Singer in storms.
Nobody can hear a scream in the vacuum of space, or so they say. Sound needs air to move in waves through the particles and molecules and dust floating in the air. Theia followed a few bits of dust floating through the beam of her headlamp, and then reached up to turn it off for a minute. She tried to breathe deeply in the cramped space, counting in and out, the way the old Skipper had taught her. Sound didn’t travel well underground, either, through the solid rock of the walls that pressed against her. It had always been quiet, though, and she had never felt anxious or trapped before. More often she felt.. held, by the cool, smooth rocks of the cave, with its familiar handholds and curves.
Sarah looked out her window at the water and remembered an afternoon in the bronze heat of the sun, feeling warm and belly-full. She lay on a thin strip of sand between the ocean and the craggy stones that violently rose up around them, and they were laughing. At what, she couldn’t remember, now. “The devil’s symphony,” he loudly intoned, making fun of her shrieks, while doing all he could to induce them. She hadn’t known she could laugh like that, before she met him. She turned away from the window to finish packing. They hadn't talked in years, but she'd tried to get a hold of him last week, after the wave. He hadn't answered.
When Hannah dropped her friend off at the airport, the traffic they’d been sitting in for an hour at the exit ramp to the terminal meant they had to kiss cheeks in the car, and talk over one another as they said what a wonderful trip it had been and I’ll send pictures and be safe and I love you and talk soon. Then the security guard was blowing his whistle at the line of cars, maybe at Hannah, she couldn’t really tell, and she eased back into the steady stream of solo drivers. Some of them were surely relieved to be relieved of their passengers. Maybe others were crying. Hannah suddenly felt frightened to be alone, while also knowing that this was why she had come out here. The first half of the trip, with her friend, had been meant to gather strength for the second. Hannah didn’t have plans, not any real ones, for this week. Just one word, one destination, one place to get to, by the 11th. Taos.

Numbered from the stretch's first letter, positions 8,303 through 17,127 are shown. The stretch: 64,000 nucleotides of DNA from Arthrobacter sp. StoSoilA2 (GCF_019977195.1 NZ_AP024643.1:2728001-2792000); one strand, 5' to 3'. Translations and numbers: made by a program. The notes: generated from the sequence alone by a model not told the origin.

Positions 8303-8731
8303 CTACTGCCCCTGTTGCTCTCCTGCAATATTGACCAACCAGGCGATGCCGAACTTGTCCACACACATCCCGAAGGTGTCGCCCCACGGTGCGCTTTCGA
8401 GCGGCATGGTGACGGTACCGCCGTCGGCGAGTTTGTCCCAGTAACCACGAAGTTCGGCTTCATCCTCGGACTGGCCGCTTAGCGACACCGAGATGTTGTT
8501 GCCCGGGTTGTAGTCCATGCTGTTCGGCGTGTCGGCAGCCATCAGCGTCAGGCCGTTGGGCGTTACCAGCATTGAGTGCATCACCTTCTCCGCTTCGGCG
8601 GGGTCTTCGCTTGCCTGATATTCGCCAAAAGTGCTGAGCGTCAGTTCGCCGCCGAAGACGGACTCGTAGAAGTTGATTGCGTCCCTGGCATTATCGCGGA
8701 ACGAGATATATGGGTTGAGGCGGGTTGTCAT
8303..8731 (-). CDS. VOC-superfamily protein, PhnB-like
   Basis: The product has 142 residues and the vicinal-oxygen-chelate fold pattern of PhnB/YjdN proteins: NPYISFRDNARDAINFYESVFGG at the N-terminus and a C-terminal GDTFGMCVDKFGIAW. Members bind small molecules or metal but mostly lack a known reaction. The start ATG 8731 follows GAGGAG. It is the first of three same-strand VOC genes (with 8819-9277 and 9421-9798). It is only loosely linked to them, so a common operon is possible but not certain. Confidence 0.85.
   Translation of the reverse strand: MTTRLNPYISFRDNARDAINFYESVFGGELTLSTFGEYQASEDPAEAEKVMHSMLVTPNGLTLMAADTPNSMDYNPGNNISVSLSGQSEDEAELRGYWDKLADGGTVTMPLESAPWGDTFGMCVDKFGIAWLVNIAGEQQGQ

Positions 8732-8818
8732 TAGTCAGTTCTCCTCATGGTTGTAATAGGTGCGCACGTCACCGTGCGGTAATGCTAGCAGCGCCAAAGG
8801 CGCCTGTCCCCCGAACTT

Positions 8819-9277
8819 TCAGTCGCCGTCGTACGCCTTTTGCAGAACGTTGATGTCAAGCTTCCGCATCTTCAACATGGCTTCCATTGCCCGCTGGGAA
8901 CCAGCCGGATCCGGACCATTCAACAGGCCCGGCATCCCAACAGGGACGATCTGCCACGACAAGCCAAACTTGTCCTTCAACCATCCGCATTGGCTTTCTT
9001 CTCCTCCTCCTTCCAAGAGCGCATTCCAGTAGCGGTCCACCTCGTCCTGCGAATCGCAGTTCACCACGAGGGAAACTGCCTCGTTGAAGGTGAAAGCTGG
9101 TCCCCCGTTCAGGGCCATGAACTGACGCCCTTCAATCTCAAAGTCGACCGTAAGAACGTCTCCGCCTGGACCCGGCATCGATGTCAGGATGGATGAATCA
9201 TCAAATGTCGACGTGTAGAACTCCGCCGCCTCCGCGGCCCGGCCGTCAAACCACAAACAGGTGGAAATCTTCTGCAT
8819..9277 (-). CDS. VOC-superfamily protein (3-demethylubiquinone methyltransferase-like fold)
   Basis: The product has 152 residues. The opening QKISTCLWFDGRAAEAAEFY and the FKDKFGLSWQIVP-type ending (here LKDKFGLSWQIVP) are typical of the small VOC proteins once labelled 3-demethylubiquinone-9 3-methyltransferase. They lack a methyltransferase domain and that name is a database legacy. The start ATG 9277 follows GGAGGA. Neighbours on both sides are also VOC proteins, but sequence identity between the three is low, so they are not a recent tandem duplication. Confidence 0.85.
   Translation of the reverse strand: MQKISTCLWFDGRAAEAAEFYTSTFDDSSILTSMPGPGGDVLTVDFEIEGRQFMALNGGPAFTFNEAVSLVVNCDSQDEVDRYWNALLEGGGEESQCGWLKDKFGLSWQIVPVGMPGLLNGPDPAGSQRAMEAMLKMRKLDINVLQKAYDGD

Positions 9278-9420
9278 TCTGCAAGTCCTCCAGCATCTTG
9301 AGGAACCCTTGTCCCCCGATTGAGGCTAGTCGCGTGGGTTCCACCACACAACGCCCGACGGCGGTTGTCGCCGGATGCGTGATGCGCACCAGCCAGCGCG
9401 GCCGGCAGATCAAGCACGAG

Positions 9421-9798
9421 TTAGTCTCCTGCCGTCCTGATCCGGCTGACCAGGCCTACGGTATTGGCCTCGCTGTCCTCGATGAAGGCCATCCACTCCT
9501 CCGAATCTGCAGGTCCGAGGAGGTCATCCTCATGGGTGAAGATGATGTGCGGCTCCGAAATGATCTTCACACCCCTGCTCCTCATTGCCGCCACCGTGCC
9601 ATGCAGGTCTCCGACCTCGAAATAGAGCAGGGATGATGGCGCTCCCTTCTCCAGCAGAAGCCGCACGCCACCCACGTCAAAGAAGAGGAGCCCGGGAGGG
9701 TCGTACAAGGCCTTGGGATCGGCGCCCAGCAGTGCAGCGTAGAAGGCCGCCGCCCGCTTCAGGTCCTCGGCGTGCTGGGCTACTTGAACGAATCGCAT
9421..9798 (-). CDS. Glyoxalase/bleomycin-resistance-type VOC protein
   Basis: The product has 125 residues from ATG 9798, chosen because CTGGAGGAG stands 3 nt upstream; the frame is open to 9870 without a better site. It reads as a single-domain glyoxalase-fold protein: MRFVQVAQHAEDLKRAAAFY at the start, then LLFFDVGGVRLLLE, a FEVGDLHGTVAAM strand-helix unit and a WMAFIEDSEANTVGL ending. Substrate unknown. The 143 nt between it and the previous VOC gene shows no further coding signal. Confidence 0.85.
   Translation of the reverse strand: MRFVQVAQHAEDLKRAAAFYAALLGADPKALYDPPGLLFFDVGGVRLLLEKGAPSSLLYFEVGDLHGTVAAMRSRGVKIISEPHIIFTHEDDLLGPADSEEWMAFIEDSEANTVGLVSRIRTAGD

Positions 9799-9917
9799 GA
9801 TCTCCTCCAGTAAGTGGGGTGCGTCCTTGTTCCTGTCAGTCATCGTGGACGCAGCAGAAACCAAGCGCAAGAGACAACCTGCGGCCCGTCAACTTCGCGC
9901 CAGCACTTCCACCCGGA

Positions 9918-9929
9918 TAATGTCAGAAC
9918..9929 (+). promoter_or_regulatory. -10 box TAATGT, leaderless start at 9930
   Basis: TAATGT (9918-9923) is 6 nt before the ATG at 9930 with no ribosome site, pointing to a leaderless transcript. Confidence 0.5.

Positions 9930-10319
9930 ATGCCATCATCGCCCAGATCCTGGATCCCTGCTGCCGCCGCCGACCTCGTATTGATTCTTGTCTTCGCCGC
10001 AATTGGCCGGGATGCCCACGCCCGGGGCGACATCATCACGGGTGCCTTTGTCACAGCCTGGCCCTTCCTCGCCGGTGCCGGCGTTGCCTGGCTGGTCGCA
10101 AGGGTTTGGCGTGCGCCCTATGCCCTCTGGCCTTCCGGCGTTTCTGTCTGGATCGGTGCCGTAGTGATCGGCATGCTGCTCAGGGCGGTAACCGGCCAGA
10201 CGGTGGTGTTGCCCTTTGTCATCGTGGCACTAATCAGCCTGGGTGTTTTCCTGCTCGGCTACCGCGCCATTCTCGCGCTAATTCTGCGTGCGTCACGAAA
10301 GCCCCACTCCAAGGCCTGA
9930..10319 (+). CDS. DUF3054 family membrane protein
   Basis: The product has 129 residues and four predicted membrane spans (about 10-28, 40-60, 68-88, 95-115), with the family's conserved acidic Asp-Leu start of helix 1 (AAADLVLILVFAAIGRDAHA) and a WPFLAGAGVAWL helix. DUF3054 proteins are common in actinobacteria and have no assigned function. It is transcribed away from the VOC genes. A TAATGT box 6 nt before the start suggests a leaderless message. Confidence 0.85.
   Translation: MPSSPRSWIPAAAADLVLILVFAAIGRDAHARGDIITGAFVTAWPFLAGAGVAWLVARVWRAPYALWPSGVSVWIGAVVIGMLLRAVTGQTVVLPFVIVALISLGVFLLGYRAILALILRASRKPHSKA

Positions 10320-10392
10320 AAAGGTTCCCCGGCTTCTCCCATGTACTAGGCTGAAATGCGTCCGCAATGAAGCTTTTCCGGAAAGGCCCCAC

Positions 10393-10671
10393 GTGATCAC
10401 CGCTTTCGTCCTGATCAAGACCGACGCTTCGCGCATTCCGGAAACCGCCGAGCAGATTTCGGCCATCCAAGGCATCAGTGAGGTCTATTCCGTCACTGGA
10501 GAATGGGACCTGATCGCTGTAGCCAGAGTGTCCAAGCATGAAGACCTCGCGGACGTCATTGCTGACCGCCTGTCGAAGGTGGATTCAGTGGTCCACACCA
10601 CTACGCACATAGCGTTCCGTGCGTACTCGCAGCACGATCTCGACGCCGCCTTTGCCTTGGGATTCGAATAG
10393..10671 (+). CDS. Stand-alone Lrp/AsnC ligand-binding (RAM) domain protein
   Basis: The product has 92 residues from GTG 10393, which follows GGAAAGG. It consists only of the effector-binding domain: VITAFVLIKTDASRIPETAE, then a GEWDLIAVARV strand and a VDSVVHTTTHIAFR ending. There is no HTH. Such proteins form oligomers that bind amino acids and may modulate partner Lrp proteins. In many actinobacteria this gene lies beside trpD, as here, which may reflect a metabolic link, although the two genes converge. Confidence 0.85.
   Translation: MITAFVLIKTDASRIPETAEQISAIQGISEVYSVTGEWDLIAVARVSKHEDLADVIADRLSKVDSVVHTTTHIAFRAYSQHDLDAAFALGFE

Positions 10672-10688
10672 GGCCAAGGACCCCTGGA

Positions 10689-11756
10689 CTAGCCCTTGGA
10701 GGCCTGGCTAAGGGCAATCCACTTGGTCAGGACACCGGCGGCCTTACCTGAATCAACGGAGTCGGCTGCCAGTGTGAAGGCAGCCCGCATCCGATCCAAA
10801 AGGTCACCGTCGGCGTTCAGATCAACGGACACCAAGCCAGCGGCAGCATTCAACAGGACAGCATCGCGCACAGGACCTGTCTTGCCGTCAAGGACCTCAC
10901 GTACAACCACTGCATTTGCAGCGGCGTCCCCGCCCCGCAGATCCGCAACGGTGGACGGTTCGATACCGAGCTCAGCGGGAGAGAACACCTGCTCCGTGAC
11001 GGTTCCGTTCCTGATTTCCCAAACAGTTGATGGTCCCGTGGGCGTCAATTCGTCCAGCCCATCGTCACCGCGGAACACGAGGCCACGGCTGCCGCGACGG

The Absence of Heat
She didn’t think she would survive the first winter. She hadn’t thought the trees would survive, either. They had moved into the yellow house in April, as soon as it was warm enough to pretend the space heaters scattered around the first floor would hold them until they got the wood stove sorted. They told themselves they had at least six months to figure the heat out.
A Sun Dog Afternoon
There were rituals to coming home that had to be closely observed, if the delicate peace the house had achieved was to be maintained. It was called Sugar Valley on the map, but Sara laughed out loud the first time she saw it written. No one who had ever lived there called it that. Home is almost always a bittersweet place, she thought, and Sugar Valley was surely more bitter than sweet. Maybe that’s how most everyone felt about their home, though.
- First Place in SFS 5: Raging Bull Challenge
The JornadaFirst Place in SFS 5: Raging Bull Challenge
Sara looked at the muddy road in front of her and knew she should have stopped at the second gate, where the road turned from gravel to dirt. She had only been at the station for a few days, and she didn’t even know how to reach the range manager. Less than five minutes and barely a mile later, she came up on a long stretch of water where the road was supposed to be. She wasn’t surprised when the wheels started spinning, and she slowly rolled to a stop. She was looking down at her phone and trying to push aside her pride when she saw the lights bouncing towards her in the rearview mirror, and the 4x4 pulled up beside her.
The Killing Field
She wasn’t nervous. She didn’t get nervous anymore. The years of lecturing had worn down the fear that she would forget what to say, until it was smooth and polished, like a small marble she could just flick away. It was just the way her hair was pulled up and back from her face tonight, she thought.
She was on the island when it began. The lights flickered above the small table. They were just six miles from the mainland, but it might as well have been a thousand. The ocean had turned against them, so very suddenly it seemed, though there were a great many who had been predicting such an event. They’d spoken as often and loudly as they could over the years - about the acidification of the oceans, rising water temperatures, and the melting of the glaciers and icebergs. She hadn’t understood it all, or maybe hadn’t paid enough attention, but she should have, she knew now.